by N.A. Deshpande | 1951 | 1,261,945 words | ISBN-10: 8120838297 | ISBN-13: 9788120838291
This page describes the fruit of occasional charity which is chapter 40 of the English translation of the Padma Purana, one of the largest Mahapuranas, detailling ancient Indian society, traditions, geography, as well as religious pilgrimages (yatra) to sacred places (tirthas). This is the fortieth chapter of the Bhumi-khanda (section on the earth) of the Padma Purana, which contains six books total consisting of at least 50,000 Sanskrit metrical verses.
Disclaimer: These are translations of Sanskrit texts and are not necessarily approved by everyone associated with the traditions connected to these texts. Consult the source and original scripture in case of doubt.
1-2. O god, I have heard from you the fruit of regular charity. By your grace (i.e. be gracious and) carefully tell me that fruit which is the fruit of occasional charity. I am not getting great satisfaction; my faith prompts me to hear it.
3-8a. O best king, I shall explain to you (gifts given called) the occasional. Listen to the fruit of the gifts given to worthy recipients by a person with faith, on a great parvan day. O best king, he, the best man, who gives an elephant, a chariot or a horse (to a brāhmaṇa) becomes the best king, accompanied by servants, in a holy country, O great king; there is no doubt about this. The religious-minded, powerful and very intelligent one becomes a very lustrous king and is unconquered by all beings. O great king, he, who gives a gift of land or a cow when the great parvan (day) arrives, would become the lord of all enjoyments. One should give a gift to a very meritorious brāhmaṇa with great care.
8b-11a. I shall tell you the characteristics of great gifts which a man gives at a sacred place on a parvan (day): he becomes a king. He who gives a secret gift (to a brāhmaṇa) at a holy place on a parvan (day), quickly has an imperishable attainment of treasures (i.e. obtains imperishable treasures). When a great parvan (day) comes, (a man should give) a great gift with a garment and gold to a brāhmaṇa at sacred places.
11b-29a. O king, I shall tell you (about) the auspicious fruit of that gift: (to him) many very virtuous sons, proficient in the Vedas, long-lived, having progeny, and endowed with glory and merit are born. Many (such sons) are born. O you very intelligent one, ample wealth (also comes to him). He gets happiness and religious merit. He becomes religious. When the great parvan (day) arrives, a (man), having gone to a holy place with great effort, should present a golden cow to a glorious brāhmaṇa. O you very intelligent one, I shall tell you about the religious merit of (i.e. obtained by giving) that gift. O great king, the giver of a tawny cow enjoys all pleasures. He lives there as long as Brahmā would live. O king of kings, I (shall) tell you about the fruit and enjoyment of (i.e. due to) the gift of a cow given after adorning her, furnishing her with gold and with garments, ornaments and decorations. Ample glory full of gifts and enjoyments is produced. It is said that such a man (i.e. he who gives gifts) becoming a master of knowledge, would become a devotee of Viṣṇu. He would reside in Viṣṇu’s world as long as the earth would remain. He, who, after going to a sacred place, would give an ornament to a brāhmaṇa, sports with Indra after having enjoyed many pleasures. He, who, endowed with faith, gives to the best brāhmaṇa, a deserving recipient, food along with land when a great parvan (day) arrives, having valour equal to that of Viṣṇu rejoices in Vaikuṇṭha. Giving (i.e. he who gives), according to his desire, gold along with garments to a brāhmaṇa for peace, he, resembling fire, would live happily in heaven. He should fill a big golden pitcher with ghee. He should adorn it with garments and garlands and cover it with (a) silver (lid). He should furnish it with a garland of flowers and make it adorned with a sacred thread. O highly intelligent one, worshipping it, consecrated with Vedic hymns, he should (then) worship it with sixteen pure articles of worship. Then well-adorning it, he should present it to a glorious brāhmaṇa. He should then give sixteen cows with bell-metal udders, along with garments; (he should) also (give) four (cows) and a gift (to a brāhmaṇa) along with gold. He should also give twelve cows adorned with garments, ornaments and decorations to a separated (living in a lonely place?) brāhmaṇa. There is no doubt about this. O prince, such and other gifts (should be given). Having properly found a sacred place and (the proper) time, and a brāhmaṇa’s residence, he should give (gifts) with faith. That would lead to great religious merit. There is no doubt about it.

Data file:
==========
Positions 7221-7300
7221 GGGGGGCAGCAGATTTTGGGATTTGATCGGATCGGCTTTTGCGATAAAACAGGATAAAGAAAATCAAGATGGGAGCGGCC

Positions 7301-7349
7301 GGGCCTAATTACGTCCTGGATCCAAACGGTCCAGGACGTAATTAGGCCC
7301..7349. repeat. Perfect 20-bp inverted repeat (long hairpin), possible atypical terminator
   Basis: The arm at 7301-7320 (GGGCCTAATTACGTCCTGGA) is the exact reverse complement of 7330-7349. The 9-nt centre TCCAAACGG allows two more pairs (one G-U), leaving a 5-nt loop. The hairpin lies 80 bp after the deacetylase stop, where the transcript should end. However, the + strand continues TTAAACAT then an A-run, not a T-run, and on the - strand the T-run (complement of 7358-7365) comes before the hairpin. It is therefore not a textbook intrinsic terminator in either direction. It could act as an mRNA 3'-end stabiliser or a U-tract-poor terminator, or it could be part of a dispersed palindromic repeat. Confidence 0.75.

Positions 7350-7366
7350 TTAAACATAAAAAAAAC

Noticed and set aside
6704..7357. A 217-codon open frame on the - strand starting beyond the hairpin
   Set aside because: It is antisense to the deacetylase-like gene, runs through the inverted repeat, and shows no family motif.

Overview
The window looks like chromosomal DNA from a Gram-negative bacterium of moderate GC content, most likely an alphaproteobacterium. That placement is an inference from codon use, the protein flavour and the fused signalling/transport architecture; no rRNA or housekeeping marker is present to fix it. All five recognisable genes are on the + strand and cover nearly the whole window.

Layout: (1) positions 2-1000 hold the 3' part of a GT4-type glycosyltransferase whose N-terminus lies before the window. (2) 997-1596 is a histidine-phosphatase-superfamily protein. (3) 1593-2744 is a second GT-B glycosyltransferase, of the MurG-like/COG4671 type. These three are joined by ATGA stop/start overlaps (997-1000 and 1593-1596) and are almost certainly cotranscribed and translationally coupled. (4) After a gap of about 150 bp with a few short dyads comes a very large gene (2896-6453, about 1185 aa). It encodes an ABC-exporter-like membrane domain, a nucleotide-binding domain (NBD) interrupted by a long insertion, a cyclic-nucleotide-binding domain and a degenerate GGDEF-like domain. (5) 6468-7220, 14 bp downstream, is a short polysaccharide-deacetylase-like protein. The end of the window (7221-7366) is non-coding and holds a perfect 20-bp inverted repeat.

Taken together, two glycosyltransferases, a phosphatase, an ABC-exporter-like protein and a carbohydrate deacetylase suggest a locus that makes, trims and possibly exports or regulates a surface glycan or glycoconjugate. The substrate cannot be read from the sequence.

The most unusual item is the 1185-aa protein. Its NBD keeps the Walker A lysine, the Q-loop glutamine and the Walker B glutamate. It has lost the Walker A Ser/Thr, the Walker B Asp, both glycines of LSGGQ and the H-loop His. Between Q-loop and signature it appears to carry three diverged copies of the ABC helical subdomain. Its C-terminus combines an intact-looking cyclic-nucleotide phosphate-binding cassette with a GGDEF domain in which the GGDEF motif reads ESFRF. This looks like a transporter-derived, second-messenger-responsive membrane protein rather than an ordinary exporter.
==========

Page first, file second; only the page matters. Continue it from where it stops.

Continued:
29b-46. A gift should be arranged (i.e. given) dedicating it to Viṣṇu. A man inspired by the feeling of love for that gift gets a fruit like that. There is no doubt about this. Now I shall explain good fortune. By giving the gift which proceeds (i.e. is given) in sacrifices etc., and even by having faith in (giving it), a man has increase in his intellect and does not get unhappiness, O best brāhmaṇa. The religious-minded one, while alive, enjoys pleasures properly. That donor, having obtained a divine position, enjoys pleasures of Indra. He takes his family to heaven for a thousand kalpas. I have thus explained (gifts) leading to good fortune. Now among the (gifts) I shall tell about (the gift to be given at the time of death). Knowing that the end of the body (i.e. death) has come near, and being afflicted by old age, he should give a gift. He should not entertain (any) hope about any one. (He should not entertain thoughts like:) ‘What will happen to my sons, other relatives and friends in my absence after my death?’ A man deluded by infatuation for them, does not give anything. He, with his mind confused, dies; friends and relatives weep (for him). All of them, afflicted by grief and by false attachment, resolve (to give) gifts, and reflect upon salvation. When he is dead, and when the false attachment is over, they, of greedy minds, forget the gifts and never give them, O great king. The one, O great king, who is dead, is extremely unhappy on the path to (the abode of) Yama, is overcome with thirst and hunger, and afflicted by gifts. O best king, to whom do sons and grandsons belong? To whom does the wife belong? In this worldly existence none belongs to none (else). Therefore gifts are given. O best king, O you highly intelligent one, a wise man should himself give food, drink, tāmbūla, water, gold, a pair (of) garments, an umbrella, many water-vessels with water, varied vehicles and carriages, various kinds of perfumes and camphor. If he would desire (if he desires) much happiness he should give (to a brāhmaṇa) shoes that give comfort on the path to (the abode of) Yama. O great king, by (giving) these gifts a man goes happily along Yama’s path.